NFL players are accustomed to injury, but concussions can be life-changing. A harrowing example is Dave Duerson, a Pro Bowl defensive back and safety who won championships with the Chicago Bears and the New York Giants. Sadly, he suffered from depression after retirement and committed suicide at age 50. Duerson shot himself in the chest to preserve his brain for scientific study. Scientists determined that he suffered from chronic traumatic encephalopathy (CTE), brain degeneration resulting from repeated concussions. This begs the question: Can concussions cause depression?
The answer is not a simple yes or no. Depression is not well-defined biologically, and symptoms vary widely between individuals. Though some studies show correlation between concussions and depression, causation has not been proven. One study compared 30 retired NFL players with a history of concussions to healthy controls, and found a significant increase in cognitive symptoms of depression such as sadness, guilt, and suicidal thoughts in the retired players. A similar study of 24 retired NFL players found that depression correlated with decreases in white matter and cerebral blood flow. This physical damage in the brain, along with changes in the frontal cortex, may be the bridge between concussions and depression.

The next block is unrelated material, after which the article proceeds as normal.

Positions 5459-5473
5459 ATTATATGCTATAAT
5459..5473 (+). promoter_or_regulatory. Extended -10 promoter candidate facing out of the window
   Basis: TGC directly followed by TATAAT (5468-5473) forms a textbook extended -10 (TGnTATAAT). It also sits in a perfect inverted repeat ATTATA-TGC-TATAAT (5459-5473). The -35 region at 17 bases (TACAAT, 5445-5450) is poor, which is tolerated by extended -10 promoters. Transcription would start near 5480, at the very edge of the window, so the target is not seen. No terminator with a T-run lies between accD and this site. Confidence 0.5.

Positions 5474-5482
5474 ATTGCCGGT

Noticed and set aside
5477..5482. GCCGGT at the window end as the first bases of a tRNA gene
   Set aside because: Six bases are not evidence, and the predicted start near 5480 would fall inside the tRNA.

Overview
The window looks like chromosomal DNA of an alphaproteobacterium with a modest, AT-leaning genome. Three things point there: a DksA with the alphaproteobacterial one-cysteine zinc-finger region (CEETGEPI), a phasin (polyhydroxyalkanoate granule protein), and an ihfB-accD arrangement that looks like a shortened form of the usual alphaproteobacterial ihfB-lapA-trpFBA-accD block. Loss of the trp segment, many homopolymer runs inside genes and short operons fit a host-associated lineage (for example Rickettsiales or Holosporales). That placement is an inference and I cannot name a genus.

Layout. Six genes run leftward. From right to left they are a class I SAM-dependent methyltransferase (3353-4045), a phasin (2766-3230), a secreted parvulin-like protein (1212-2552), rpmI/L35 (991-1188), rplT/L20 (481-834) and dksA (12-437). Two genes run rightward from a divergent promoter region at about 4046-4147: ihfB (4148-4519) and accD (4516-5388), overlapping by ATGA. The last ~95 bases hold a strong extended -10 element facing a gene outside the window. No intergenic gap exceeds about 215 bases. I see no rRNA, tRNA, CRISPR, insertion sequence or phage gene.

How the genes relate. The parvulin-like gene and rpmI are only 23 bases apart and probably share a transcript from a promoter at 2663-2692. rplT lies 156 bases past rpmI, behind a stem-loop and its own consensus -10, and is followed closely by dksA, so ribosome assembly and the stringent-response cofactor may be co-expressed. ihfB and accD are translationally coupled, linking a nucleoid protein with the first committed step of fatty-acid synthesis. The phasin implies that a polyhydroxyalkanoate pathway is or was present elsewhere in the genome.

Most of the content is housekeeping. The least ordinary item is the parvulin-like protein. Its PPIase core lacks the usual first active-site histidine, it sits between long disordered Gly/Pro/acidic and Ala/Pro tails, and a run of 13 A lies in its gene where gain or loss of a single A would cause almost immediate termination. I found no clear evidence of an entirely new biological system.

Still, it difficult to say with certainty that concussions lead to depression. In both studies, symptoms of depression were self-reported by the subjects, meaning the data is subjective. In addition, both studies had small sample sizes. Furthermore, it is possible that depression in the athletes was caused by the transition into retirement, not solely by concussion-related neurological damage. Until a more concrete definition is established for depression, it will be difficult to uncover its precise causes.